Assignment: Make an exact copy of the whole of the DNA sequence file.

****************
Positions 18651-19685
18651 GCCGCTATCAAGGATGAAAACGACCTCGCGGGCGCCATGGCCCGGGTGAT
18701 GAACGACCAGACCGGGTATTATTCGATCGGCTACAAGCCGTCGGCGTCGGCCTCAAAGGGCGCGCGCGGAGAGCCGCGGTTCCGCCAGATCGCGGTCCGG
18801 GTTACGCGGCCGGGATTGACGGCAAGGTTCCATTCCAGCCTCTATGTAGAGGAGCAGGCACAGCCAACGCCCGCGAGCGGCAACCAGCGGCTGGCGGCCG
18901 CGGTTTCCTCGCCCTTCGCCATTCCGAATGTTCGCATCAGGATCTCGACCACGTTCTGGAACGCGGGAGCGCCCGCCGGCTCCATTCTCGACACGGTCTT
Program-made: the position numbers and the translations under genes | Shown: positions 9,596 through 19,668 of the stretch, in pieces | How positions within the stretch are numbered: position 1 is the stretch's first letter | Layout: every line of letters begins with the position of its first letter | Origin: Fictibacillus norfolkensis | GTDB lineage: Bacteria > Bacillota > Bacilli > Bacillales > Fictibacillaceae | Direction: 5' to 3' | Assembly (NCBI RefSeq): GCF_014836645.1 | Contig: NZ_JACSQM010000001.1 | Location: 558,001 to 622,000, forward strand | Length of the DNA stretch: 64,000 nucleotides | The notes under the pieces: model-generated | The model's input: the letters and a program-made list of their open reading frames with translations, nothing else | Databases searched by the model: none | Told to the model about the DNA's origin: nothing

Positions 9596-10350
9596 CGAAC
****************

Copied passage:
Positions 18651-19685
18651 GCCGCTATCAAGGATGAAAACGACCTCGCGGGCGCCATGGCCCGGGTGAT
18701 GAACGACCAGACCGGGTATTATTCGATCGGCTACAAGCCGTCGGCGTCGGCCTCAAAGGGCGCGCGCGGAGAGCCGCGGTTCCGCCAGATCGCGGTCCGG
18801 GTTACGCGGCCGGGATTGACGGCAAGGTTCCATTCCAGCCTCTATGTAGAGGAGCAGGCACAGCCAACGCCCGCGAGCGGCAACCAGCGGCTGGCGGCCG
18901 CGGTTTCCTCGCCCTTCGCCATTCCGAATGTTCGCATCAGGATCTCGACCACGTTCTGGAACGCGGGAGCGCCCGCCGGCTCCATTCTCGACACGGTCTT
Program-made: the position numbers and the translations under genes | Shown: positions 9,596 through 19,668 of the stretch, in pieces | How positions within the stretch are numbered: position 1 is the stretch's first letter | Layout: every line of letters begins with the position of its first letter | Origin: Fictibacillus norfolkensis | GTDB lineage: Bacteria > Bacillota > Bacilli > Bacillales > Fictibacillaceae | Direction: 5' to 3' | Assembly (NCBI RefSeq): GCF_014836645.1 | Contig: NZ_JACSQM010000001.1 | Location: 558,001 to 622,000, forward strand | Length of the DNA stretch: 64,000 nucleotides | The notes under the pieces: model-generated | The model's input: the letters and a program-made list of their open reading frames with translations, nothing else | Databases searched by the model: none | Told to the model about the DNA's origin: nothing

Positions 9596-10350
9596 CGAAC